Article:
2 thoughts on “Day 67 – How to look after all beings”

  1. This I don’t understand, how is it taking care completely when there is so much insane suffering?? Can you pass by korean dog farms and markets and think that taking care is going on? So much suffering is in the world, from small suffering to hell horror, how it can be said that something/someone completely looks after all beings??

    1. I don’t want to diminish anyone or any being’s suffering. That said, Kun Sunim often described this world as “the Middle World”, and said it’s function was like to help sift beings into higher or lower realms. She didn’t speak a lot about this, or in great detail, because she didn’t want to give people an excuse to behave badly or to look down upon others. I might say it’s a chance for people to sift themselves into higher or lower realms. They get to choose how to use their minds, how they will look at and treat others. I’m not sure if it’s completely related, but one time after a car accident involving our monks, I heard that she’d said, “I never save anyone from their own practice.” (No one suffered any major injuries, but there were some cuts and wrenched necks and knees.) But at the same time, she sent us something like ten pizzas delivered from Seoul! Lol. (She may have been thinking of me!)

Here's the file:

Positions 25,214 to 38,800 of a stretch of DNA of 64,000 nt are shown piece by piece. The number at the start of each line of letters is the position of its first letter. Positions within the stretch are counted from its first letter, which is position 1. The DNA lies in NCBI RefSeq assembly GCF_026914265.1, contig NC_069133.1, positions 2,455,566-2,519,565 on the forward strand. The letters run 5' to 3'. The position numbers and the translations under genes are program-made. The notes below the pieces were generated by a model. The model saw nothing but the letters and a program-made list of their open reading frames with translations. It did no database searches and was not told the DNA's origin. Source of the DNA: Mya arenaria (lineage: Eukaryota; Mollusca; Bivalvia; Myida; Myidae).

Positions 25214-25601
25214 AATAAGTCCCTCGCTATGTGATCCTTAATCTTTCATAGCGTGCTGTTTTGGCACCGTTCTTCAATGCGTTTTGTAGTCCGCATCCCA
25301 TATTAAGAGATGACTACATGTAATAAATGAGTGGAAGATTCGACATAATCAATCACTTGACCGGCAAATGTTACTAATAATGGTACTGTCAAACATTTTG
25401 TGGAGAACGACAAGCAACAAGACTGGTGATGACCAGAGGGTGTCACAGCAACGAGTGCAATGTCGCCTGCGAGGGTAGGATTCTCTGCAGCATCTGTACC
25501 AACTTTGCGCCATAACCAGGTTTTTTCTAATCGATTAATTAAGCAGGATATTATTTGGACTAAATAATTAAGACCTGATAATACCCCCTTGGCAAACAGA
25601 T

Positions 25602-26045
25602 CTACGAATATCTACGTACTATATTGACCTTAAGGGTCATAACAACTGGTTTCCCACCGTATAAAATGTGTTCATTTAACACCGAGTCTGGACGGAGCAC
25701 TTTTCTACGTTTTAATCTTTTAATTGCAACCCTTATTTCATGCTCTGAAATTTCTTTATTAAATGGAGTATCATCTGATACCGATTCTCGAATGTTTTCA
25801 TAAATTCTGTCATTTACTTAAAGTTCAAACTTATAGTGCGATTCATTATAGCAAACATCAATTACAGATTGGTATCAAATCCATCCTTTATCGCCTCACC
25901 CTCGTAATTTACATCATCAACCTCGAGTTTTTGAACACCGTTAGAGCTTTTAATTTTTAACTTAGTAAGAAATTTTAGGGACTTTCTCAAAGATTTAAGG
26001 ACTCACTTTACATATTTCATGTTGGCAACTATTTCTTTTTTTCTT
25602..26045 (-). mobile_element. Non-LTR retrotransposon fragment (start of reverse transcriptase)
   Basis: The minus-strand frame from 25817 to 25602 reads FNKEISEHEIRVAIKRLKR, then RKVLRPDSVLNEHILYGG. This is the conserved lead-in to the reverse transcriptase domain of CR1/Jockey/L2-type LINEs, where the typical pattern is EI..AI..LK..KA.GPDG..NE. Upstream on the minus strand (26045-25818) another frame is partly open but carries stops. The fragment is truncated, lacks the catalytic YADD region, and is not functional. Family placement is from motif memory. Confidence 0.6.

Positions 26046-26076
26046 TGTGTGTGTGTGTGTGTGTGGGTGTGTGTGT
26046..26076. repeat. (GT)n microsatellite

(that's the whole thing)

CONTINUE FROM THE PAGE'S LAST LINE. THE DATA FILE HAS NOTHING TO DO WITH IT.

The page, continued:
It reminds me of the opening of her translation of the Heart Sutra (which we’ll get to, I promise!) “… inherently all beings share the same life, the same body, the same mind, work together as one, and freely give and receive whatever is needed. They change and manifest without ceasing, with nothing fixed and unchanging, but because they don’t know these things, they walk the path of suffering.” I suspect one way of looking at this is as a parent who always loves a child and is ready to provide a warm place for them to rest and eat, but the child has to stop running around outside, looking under every rock and log, and return home.

      I can’t claim to know all the nuances of this passage, but it’s probably best to take it as a hwadu and entrust it, letting it quietly percolate down within us.

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